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The Future of the City

Final Thoughts on the Bus

Conor Friedersdorf

After explaining my partly irrational aversion to bus riding, I wrote a followup post on buses and safety. Its argument is reflected in this excerpt:

Once upon a time, fear about crime on public transit was focused on subway systems. Although I cannot speak for every city in America, that certainly isn't true today in New York, Washington DC, San Francisco, or Los Angeles. In all those cities, underground mass transit has a reputation for being quite safe, whereas it is quite common, on asking a resident why they don't ride the bus, that safety is mentioned as one reason.

This squares with my anecdotal experience. Riding the DC subway everyday to work for roughly a year, I never once witnessed a crime or even felt threatened by another rider, whether on the subway car or on the platform. In contrast, my very limited experience on DC buses -- roughly two dozen trips during my two years in the city -- included witnessing a robbery, a small fight, rowdiness on two occasions that rose to the level of making me uncomfortable (I am not particularly sensitive either), and several instances at bus stops in marginal neighborhoods where I felt far less safe than underground on a subway platform (regardless of its neighborhood).
This turns out to be mostly accurate but misleading. Safety is among the most common reasons people cite for avoiding the bus, but In Washington DC, it turns out that overall the bus is safer than the metro. It took me longer than I'd like to admit to figure out that my own experience on DC buses is very heavily skewed toward what I imagine are relatively dangerous hours -- that is to say, my aversion to buses meant that I rode them a few times when accompanied by a friend or date who favored that method, but mostly I traveled by bus late at night when I had a long distance to travel, the subway was already closed, and I was either someplace where I couldn't find a cab or else traveling someplace that the only drivers I could find refused to take me.

On the question of safety perceptions, I couldn't find data, but heard from readers who agreed and disagreed with me. An example of the latter:

I prefer the bus to the D.C. Metro, which tends to be dark, impersonal, and often fairly empty, except at rush hours. On the bus, there's often a sense of community, more interaction among passengers, and at least slight interaction with the driver, who is a sort of present authority. (I've run into you on the bus in D.C., come to think of it!)

Of course there are incidents on the bus, but I've been harassed more underground than above it, and I've watched bus passengers step in to confront harassers, which I've never seen on the metro.
I also came across this article about renewed fear about crime on the New York City subway. So on the subject of bus safety, I'd like to retreat to this claim: it is one of the most cited factors by folks who don't ride the bus, some people perceive that buses are less safe than the alternative, and changing that perception can help increase bus ridership. Its also worth mentioning that increasing ridership -- and thus the number of people on buses, waiting at bus stops, and walking along bus routes -- does increase safety.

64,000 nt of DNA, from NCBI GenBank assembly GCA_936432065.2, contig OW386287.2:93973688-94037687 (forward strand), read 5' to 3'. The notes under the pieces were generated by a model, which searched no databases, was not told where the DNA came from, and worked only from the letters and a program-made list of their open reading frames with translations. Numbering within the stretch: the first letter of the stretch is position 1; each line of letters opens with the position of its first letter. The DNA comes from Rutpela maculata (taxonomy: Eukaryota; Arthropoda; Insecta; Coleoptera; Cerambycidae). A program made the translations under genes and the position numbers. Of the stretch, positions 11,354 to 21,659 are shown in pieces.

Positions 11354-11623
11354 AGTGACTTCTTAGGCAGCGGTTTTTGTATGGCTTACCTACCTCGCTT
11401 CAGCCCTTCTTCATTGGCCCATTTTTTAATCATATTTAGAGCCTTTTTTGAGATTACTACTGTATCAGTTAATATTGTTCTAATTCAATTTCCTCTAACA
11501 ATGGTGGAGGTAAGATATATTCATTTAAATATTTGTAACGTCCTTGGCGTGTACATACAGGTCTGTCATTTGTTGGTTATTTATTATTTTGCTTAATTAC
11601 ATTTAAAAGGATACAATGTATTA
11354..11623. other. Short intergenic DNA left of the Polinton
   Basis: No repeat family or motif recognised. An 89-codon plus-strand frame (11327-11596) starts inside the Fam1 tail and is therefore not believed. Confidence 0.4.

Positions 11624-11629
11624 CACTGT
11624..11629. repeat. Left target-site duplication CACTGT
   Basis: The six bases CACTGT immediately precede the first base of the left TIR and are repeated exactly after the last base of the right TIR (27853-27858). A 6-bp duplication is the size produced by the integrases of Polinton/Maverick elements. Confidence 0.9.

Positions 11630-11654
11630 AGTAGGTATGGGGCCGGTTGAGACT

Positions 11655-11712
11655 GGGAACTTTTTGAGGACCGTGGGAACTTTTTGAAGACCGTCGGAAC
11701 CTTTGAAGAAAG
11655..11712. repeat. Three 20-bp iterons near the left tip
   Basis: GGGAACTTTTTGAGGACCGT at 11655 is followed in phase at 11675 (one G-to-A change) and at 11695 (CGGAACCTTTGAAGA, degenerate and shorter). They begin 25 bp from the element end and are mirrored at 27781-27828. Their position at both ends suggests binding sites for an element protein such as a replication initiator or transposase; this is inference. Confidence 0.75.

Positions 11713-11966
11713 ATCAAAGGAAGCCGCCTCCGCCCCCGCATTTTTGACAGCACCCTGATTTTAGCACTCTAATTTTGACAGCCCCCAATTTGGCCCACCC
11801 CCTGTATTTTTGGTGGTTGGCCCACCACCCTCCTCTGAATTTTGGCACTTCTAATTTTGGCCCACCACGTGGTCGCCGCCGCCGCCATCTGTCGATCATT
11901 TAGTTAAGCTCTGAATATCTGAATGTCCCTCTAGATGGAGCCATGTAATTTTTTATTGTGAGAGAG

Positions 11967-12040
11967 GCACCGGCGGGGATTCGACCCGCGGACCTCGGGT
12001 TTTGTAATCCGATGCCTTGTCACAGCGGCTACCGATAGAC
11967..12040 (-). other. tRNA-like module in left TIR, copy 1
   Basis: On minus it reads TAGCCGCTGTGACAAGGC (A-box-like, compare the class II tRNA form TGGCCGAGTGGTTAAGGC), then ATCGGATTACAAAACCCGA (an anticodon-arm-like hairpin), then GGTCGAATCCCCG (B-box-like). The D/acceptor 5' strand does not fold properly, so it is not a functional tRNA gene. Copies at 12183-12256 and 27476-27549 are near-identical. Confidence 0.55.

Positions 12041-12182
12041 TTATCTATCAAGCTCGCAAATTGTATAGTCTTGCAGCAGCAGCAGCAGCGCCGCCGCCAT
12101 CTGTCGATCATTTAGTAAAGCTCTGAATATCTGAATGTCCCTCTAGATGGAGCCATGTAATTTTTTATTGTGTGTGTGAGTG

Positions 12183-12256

I've already argued for simplified routes, system maps, and route numbering schemes. Other innovations that you should lobby your local bus agency/municipal government to adopt: dedicated bus lanes, express routes, GPS on the bus, estimated time of arrival signs on bus stops that change in real time, clear signage, and easy methods of payment that don't require exact change.

These suggestions are commonly discussed. My last idea is probably already out there too, but I haven't seen it on the blogs (though I have seen it partly implemented in some places). It comes from my time in Spain, when a lot of the buses in El Centro congregated at Plaza Nueva, a public square near the city's cathedral. I forget exactly how things worked since I never actually took the bus, but I know that you could get a bunch of different routes from that one spot.

Were I a city planner trying to improve bus service, I'd try to design or exploit a public square where a lot of buses could meet and people could transfer between lines, and invest heavily in that area as a permanent transportation hub.

It would have dedicated bus lanes going into it and out of it, vendors would be invited to sell goods there in an open air market, coffee shops and bars would be encouraged, food trucks would be permitted to park there, a corner would be dedicated to a skate park, a small police substation would sit at another corner -- basically I'd try to have an area where there were always a bunch of people around, a bunch of different stuff to do, pleasant places to sit, lots of places within walking distance, etc.

And the investment, the permanence it implied, would go some ways toward stoking the kind of development that subway stops bring. In fact, a city like Los Angeles where more subway stops are likely in the future would do well to build a future subway stop location as a bus hub now pending future development.

Finally, as a political matter, I'd encourage transportation advocates at the local level to hound everyone on the city council to ride the bus for one day, or even one week, every year -- and to make good on threats to hound the hell out of them at public meetings and election time if they don't make good on that threat.

It's one thing to make arguments on a blog, as I am doing, but talking to the ruling class about public transit is no substitute for having them experience first hand what their constituents use everyday, and I'll bet that improvements would occur if more public officials used the bus system and talked to fellow riders about their frustrations/ideas. 



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